DeBoer isn’t the most aggressive of coaches, but he’s also far from an idiot. It would be senseless to have these two horses on your team and not let them run. Considering what’s in front of them, this could be SHOWTIME! if they so choose.

Forwards: It’s the same story as always up top for the Sharks. It’s a bit top-heavy, and Pavelski is forced to play wing because they don’t have quite enough wings to make a top-six. Thornton-Couture-Pavelksi down the middle would probably be the best center-depth in the West, but you can’t turn down the 30-35 Pavelski will get on Thornton’s wing. That’s if Thornton is healthy, and after missing a big chunk of last year, this has to be a huge concern for a player who’s 39. Wouldn’t be shocked if Joe gets the back ends of back-to-backs off just because.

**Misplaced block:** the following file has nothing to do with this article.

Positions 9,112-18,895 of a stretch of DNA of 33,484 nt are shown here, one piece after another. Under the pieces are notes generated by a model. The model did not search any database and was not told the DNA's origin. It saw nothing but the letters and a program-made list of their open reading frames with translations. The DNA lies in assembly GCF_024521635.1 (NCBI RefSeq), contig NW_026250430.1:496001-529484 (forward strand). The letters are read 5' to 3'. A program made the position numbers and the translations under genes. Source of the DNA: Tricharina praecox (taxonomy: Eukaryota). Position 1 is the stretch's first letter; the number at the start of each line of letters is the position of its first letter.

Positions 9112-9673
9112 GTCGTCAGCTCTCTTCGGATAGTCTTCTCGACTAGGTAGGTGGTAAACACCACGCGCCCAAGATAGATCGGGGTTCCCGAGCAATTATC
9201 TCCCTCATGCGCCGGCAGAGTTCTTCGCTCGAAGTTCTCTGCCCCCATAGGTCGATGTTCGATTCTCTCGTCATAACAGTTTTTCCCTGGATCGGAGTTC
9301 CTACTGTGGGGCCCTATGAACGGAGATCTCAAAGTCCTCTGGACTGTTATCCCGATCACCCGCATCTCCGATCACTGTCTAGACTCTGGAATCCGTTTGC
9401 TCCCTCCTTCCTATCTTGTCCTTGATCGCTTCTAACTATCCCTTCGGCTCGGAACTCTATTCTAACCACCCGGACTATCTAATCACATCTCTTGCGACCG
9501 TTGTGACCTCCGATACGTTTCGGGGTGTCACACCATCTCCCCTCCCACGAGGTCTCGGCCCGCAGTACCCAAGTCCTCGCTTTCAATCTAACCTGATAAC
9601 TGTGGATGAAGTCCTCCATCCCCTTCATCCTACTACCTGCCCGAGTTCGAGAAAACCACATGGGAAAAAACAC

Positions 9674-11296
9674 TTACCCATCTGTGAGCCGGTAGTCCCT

Hertl and Meier are going to flank Couture again, which is not a bad place to be. The third and fourth lines aren’t going to blow your eyelids off or anything, but Joonas Donskoi and Kevin LeBlanc have flashed being very useful in the past. They lost 40 points in Chris Tierney, but that’s the kind of thing you do to get the 80 you’ll get out of Karlsson, minimum. Don’t worry, the Sharks will call up someone with a really dumb name to fill in on the fourth line and it’ll be fine.